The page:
After a three-month summer break, during which she gained experience working in a livery yard, a dairy farm and a mixed practice, Rosie Perrett is back at Liverpool vet school and continuing to share her experiences with Vet Record Careers.
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The three-month summer ‘holiday’ has come to an end – I'm back in Liverpool and settled in to my new room in rented accommodation. We have already had a ‘no hot water’ incident, as I found out at 7 am on Monday morning, our first day back. Despite that, it is nice to be back in a house and to be able to cook and bake. I've found both are very good ways to de-stress.
Looking back over the summer, I genuinely can't think where the time went, but I am ready to get back into the swing of things at university.
During the last month of my summer break, I worked as a groom at my local riding stables or was on placement . . . . well, I was supposed to be. The time with the horses was spent plaiting, beautifying and tacking-up for a week up in Lincolnshire for the under 25s dressage championships. It was a successful week but very tiring, and by the time I was home and relaxing, it was no time at all before my alarm was going off at 6 am to start a two-week dairy placement.
I couldn't have chosen a better dairy farm. The family were lovely and the herd calves all year round, so I managed to experience every aspect of the dairy farm – calving, bottle feeding, milking, foot trimming, artificial insemination, pregnancy diagnosis scanning, bulling, hygiene, feeding, drying off, milk testing, slurry work and dealing with low yielders, high yielders, costings, and so on.
It was a true information overload, but brilliant, and I even managed to choose the two weeks of the entire summer when it didn't rain. Genius!
I wasn't particularly nervous around the cows; I thought it much better just to get stuck in if I was to learn anything. A few cows here and there thought I was far too small to be ordering them in a certain direction but, by and large, I was fine. The more I worked with them, the more confidence I gained. Needless to say, like my lambing placement, my favourite aspect was the calf feeding. The calves are kept in individual ‘hutches’ next to each other and they all have their own feeding requirements depending on their age; for example, colostrum, milk powder, silage, or calf cereal. The one downside to the two weeks was the smell of cow poo – it really does get everywhere. I felt it was still lingering when I headed down to the pub in the evening, even after washing and putting on fresh clothes. (I've been told cow smell isn't half as bad as pig!)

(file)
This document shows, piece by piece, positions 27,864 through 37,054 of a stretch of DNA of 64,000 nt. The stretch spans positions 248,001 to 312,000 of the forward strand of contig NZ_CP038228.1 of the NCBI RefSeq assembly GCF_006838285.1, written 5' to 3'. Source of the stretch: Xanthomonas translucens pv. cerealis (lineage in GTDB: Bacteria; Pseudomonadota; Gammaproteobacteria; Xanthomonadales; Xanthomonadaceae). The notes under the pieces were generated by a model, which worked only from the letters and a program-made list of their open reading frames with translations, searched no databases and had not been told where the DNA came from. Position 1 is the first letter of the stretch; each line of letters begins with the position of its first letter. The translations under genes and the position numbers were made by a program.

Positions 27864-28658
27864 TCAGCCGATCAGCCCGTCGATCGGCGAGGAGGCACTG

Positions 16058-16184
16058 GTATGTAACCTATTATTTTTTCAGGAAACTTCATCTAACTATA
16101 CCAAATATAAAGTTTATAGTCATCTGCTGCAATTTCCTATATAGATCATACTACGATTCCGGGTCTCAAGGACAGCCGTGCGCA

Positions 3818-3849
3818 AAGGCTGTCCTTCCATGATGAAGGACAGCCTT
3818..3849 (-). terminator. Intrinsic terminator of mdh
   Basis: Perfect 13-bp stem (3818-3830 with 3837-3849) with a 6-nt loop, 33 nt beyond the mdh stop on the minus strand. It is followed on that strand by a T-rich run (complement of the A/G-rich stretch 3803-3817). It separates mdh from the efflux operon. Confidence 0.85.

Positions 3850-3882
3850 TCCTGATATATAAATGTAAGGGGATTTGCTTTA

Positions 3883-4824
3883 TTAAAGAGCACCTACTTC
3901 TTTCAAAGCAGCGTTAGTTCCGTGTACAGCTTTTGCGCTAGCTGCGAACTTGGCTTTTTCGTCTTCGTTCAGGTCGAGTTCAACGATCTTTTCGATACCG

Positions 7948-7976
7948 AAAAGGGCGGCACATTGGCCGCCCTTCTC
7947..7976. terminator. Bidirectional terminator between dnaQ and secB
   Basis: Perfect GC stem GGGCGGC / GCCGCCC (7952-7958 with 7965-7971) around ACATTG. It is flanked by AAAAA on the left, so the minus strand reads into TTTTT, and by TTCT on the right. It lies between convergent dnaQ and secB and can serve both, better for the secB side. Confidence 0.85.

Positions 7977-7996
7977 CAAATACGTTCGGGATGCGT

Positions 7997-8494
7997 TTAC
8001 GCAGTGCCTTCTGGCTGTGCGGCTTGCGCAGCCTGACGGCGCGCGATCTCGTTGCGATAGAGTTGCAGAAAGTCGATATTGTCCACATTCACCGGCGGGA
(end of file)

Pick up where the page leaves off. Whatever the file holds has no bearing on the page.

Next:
After my dairy farm placement, I spent a single week at a busy mixed practice that I'd been to previously. However, two days in I found myself with abdominal pain and was referred to my local district hospital with suspected appendicitis. This really wasn't the week I had planned but I thought, looking on the bright side, it was still technically a ‘clinical’ setting. The vets were very understanding and after 48 hours I was sent home with an inconclusive result. To this day, I still have my appendix, and I just hope that whatever caused the pain doesn't come back.
My plan is to ease myself in gently and take the first term of second year a little easier than I did last year, but, hopefully, I'll be fit to contend with another year of vet school.